Alicia Suskin Ostriker's latest book gathers poems from over three decades that explore different facets of Jewish history, passion, and Ostriker's own experience as a female Jewish poet. She prefaces the collection with an introduction that reads as both a meditation on the work and a generous invitation to the reader: "I ponder the Shoah as an illustration of how sick and sickening human beings can become, but also as a window onto acts of extraordinary heroism and empathy." This contradiction is part of what makes The Book of Life so compelling—beauty and struggle are so often intertwined. In "West Fourth Street" Ostriker recalls watching Brazilian men play handball outdoors. She writes
If I watch them samba with their shadows Torqued like my father fifty years ago When sons of immigrant Jews Played fierce handball in Manhattan —if I think these men are the essence of the city it is because of their beauty Since I have learned to be a fool for beauty.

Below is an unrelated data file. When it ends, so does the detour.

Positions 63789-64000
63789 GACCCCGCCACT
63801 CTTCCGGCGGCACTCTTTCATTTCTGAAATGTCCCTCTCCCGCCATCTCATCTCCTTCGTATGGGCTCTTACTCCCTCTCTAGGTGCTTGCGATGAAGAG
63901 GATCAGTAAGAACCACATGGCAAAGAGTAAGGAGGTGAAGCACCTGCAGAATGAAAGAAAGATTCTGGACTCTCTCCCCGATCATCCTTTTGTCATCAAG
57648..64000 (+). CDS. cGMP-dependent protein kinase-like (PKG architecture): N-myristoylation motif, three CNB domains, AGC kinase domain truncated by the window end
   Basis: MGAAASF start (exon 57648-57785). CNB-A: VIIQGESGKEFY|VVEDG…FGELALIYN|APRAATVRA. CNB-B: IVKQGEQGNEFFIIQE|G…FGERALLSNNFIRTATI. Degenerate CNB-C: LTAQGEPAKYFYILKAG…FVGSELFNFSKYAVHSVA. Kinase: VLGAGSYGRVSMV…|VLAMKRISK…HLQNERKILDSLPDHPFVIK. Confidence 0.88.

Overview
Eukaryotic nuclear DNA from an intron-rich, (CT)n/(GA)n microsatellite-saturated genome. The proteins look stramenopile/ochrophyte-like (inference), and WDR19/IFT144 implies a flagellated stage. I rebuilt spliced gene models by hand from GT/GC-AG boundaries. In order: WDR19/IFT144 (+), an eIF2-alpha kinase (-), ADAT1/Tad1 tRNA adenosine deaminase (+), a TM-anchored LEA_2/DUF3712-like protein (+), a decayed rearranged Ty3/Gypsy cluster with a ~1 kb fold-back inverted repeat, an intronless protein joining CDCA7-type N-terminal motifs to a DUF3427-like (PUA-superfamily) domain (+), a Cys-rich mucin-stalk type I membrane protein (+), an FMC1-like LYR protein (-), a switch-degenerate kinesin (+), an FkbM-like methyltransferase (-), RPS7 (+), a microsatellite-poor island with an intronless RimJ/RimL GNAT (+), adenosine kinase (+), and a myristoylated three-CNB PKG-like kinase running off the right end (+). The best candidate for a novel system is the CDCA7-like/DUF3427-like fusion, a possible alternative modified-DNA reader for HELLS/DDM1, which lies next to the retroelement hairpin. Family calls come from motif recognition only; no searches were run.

The poems in this volume illuminate lived experience, as Ilya Kaminsky writes, "with gusto, with passion, with clarity, with eros, with grief. If there is God, it is the mourner's or the mystic's God. If there is faith, it is the faith in our future. This is gorgeous poetry, as Jewish as it universal."
This book review originally appeared in American Poets.